And yeah, it was pretty difficult getting out of bed on Wednesday after a mere two hours of sleep, but not as difficult as I had anticipated.

Wednesday, October 1, 2008

Way To Normal

I got my copy of Ben Folds' Way To Normal in the mail today. I think Amazon needs to adjust their shipping so I get the album on the day it comes out, not the day after. Anyway, I bought it on beautiful vinyl, which has become my preferred format, but only if it comes with free mp3 downloads, or if it's old and cheap. The former applied to this album.

I've been texting back and forth with Trevor for a good part of the day about our feelings on the album (it's OK for guys to discuss their feelings -- after all, it's the 00s). Trev said that he saw it as Ben Folds' Pinkerton (if you don't know what Pinkerton is, please leave). It's not a conclusion I would've come to myself but in some ways I agree with Trev; the album is full of rowdy sing-along songs, fuzzy 90s bass distortion, and introspective and/or intensely personal lyrics -- a side of Ben we've seen before, just not in this way.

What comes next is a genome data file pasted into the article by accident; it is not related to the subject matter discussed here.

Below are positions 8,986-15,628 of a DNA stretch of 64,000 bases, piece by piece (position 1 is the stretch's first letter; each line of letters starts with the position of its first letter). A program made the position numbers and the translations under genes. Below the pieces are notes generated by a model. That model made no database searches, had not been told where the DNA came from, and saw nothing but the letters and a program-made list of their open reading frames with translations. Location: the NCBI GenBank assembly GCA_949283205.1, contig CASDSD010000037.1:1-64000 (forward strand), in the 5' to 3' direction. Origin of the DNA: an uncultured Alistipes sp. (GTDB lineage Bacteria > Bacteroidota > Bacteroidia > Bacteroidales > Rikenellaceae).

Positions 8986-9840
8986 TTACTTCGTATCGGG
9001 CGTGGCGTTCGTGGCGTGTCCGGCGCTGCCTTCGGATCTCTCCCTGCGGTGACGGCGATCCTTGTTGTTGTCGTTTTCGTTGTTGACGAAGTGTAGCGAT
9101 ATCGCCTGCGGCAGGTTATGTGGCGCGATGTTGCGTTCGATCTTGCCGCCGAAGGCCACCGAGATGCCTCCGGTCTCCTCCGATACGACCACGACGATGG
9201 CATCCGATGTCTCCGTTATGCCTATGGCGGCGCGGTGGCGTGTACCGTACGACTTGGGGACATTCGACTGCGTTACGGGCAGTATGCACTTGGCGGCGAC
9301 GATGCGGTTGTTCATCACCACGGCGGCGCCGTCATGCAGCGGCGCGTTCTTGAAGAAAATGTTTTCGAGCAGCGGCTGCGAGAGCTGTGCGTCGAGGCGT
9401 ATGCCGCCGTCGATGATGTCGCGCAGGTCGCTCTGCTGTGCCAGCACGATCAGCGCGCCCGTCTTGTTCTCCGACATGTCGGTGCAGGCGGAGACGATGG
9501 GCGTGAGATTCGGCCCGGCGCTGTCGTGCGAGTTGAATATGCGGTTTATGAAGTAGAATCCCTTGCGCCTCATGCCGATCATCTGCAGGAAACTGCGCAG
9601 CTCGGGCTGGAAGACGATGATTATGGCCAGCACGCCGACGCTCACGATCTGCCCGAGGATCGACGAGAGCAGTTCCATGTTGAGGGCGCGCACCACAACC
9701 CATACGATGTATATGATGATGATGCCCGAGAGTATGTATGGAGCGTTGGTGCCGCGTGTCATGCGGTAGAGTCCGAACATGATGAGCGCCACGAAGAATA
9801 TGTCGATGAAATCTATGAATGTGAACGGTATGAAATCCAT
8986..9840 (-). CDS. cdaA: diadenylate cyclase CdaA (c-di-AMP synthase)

One of my favorite tracks -- the "Butterfly" of this album, if you will -- is "Cologne". I'm pretty sure this song is about leaving his wife. Actually, pretty much the entire second half of this album -- namely "B**** Went Nuts" and "Brainwascht" -- seems to deal with divorce. This got me wondering about Ben's personal life and what relationship it might have to his songs. I did a little research. According to Wikipedia, he was divorced in April 2007 and married again in November of the same year, which explains much of this album.

I've always thought of Ben as a pretty shameless guy. This is evident in the fact that he doesn't mind involving others in his songs. Sometimes for the better ("Gracie", "Still Fighting It") and sometimes for the worse ("Trusted", "Give Judy My Notice"). And he's been dropping names (from "Kate" to Lisa to Fred Jones) since his Ben Folds Five days. Probably most are fictional, but I can't help but think they're based on real people and true events. While Ben goes easy on the name dropping this time around, the subject matter comes across as very real and extremely autobiographical. Which, incidentally, makes me wonder what his ex-wife and kids feel about his songs. What does she feel about how she "went nuts"? How does she feel that thousands of people will hear about it? I'm probably reading way too much into this, I'm just a little curios, that's all.

It's hard not to like Ben Folds, and Way To Normal is hardly an exception. It's a little more profane than Songs For Silverman and Rockin' The Suburbs, but it's still quite accessible and easy to get into. "Hiroshima", "Cologne", and "Brainwacht" are my favorite tracks.